Surtain put on a show last year, and that festival of finery continued at Alabama's first pro day on March 23. Per Charlie Potter of 247 Sports, Surtain's unofficial 4.42-second 40-yard dash would have been the fifth-best time by a corner at the 2019 scouting combine. He also peeled off an impressive 18 reps of 225 pounds in the bench press and registered a vertical of 39 inches and a broad jump of 10 feet, 11 inches.
The performance only served to solidify his status as an early first-round pick, and it impressed NFL Network draft analyst Daniel Jeremiah.
"It was really good," Jeremiah said in a Zoom call with reporters. "When you look at the testing stuff and start there, it's outstanding numbers. You kind of put him up, side by side, with Jalen Ramsey—just from a testing standpoint—it's eerily similar. I think they were a pound different. Very similar across the board in what they did there."
Being compared to Ramsey and Asomugha isn't terrible.
For all the things Surtain does well, he isn't flawless. His short-area quickness isn't elite—his 10- and 20-yard shuttle times at Alabama's pro day weren't great, and he didn't participate in the three-cone drill. It can be argued that he doesn't have the speed of South Carolina's Jaycee Horn or the raw athleticism of Virginia Tech's Caleb Farley.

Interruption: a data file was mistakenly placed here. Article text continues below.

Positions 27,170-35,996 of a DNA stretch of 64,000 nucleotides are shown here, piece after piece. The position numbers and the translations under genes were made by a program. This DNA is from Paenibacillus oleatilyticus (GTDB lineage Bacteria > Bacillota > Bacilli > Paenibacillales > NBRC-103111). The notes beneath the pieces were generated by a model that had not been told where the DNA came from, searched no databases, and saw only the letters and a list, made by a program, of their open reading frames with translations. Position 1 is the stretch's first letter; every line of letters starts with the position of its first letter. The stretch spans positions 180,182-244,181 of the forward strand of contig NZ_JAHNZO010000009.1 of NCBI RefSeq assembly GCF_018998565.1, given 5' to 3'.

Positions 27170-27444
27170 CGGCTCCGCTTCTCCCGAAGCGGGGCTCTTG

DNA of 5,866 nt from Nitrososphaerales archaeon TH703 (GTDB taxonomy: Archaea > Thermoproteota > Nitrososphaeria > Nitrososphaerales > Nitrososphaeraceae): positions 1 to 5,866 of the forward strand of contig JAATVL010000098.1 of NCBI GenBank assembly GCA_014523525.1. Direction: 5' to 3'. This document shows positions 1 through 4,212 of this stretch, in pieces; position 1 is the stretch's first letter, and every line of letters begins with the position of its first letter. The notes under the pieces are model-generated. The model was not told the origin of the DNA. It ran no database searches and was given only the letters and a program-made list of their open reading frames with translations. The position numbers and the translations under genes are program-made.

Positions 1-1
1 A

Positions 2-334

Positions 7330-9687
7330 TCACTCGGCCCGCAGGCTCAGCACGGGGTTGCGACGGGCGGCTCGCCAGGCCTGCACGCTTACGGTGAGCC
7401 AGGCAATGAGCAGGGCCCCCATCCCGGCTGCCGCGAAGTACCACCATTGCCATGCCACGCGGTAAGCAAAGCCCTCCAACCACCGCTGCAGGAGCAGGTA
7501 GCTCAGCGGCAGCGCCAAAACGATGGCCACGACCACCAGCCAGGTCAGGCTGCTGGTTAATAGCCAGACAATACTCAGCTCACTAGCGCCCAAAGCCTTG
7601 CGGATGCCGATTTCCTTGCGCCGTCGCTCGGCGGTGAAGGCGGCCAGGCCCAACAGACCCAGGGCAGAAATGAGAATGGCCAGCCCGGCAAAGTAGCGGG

But while Surtain may not have the highest ceiling of this year's top cornerback prospects, it isn't far off. His floor, by contrast, is exponentially higher. This is a young man who was watching film on receivers when many prospects were playing with Power Rangers. There are corners who have been in the league for three years who don't have Surtain's technique. He is as pro-ready of a collegiate corner as we have seen in several years.
Occasionally a defensive tackle will be the first defensive player drafted, but most years the first defender taken will be either an edge-rusher (Nick Bosa in 2019 and Chase Young in 2020) or a cornerback (Denzel Ward in 2018). There's talent on the edge this year, but no clear-cut top dog. And that opens the door for Surtain to shoot past them to the top of the proverbial heap.
More than a few mock drafts predict that is exactly what will happen. In his latest mock at CBS Sports, Josh Edwards slotted Surtain as the first defensive prospect off the board to Dallas at No. 10. Doug Farrar of Touchdown Wire also has him as the first defender chosen, one pick earlier to the Denver Broncos.
Frankly, the quarterback run so many expect in the top 10 could be a blessing to teams that don't have a glaring need under center. They might land a player who wouldn't fall that far most years. In three of the past five drafts, the No. 1 corner hasn't made it outside the top five.
In the class of 2021, Surtain is that top cornerback. He's got the total package of talent, technique and production. He's about as bust-proof as you can reasonably expect a prospect to be. And with no home run No. 1 pass-rusher, he's the best bet to be the first defensive player to hear his called at the end of the month.
Just ask the oddsmakers at DraftKings, who list Surtain as the betting favorite to be the first defender drafted.
You know, if you're into that sort of thing.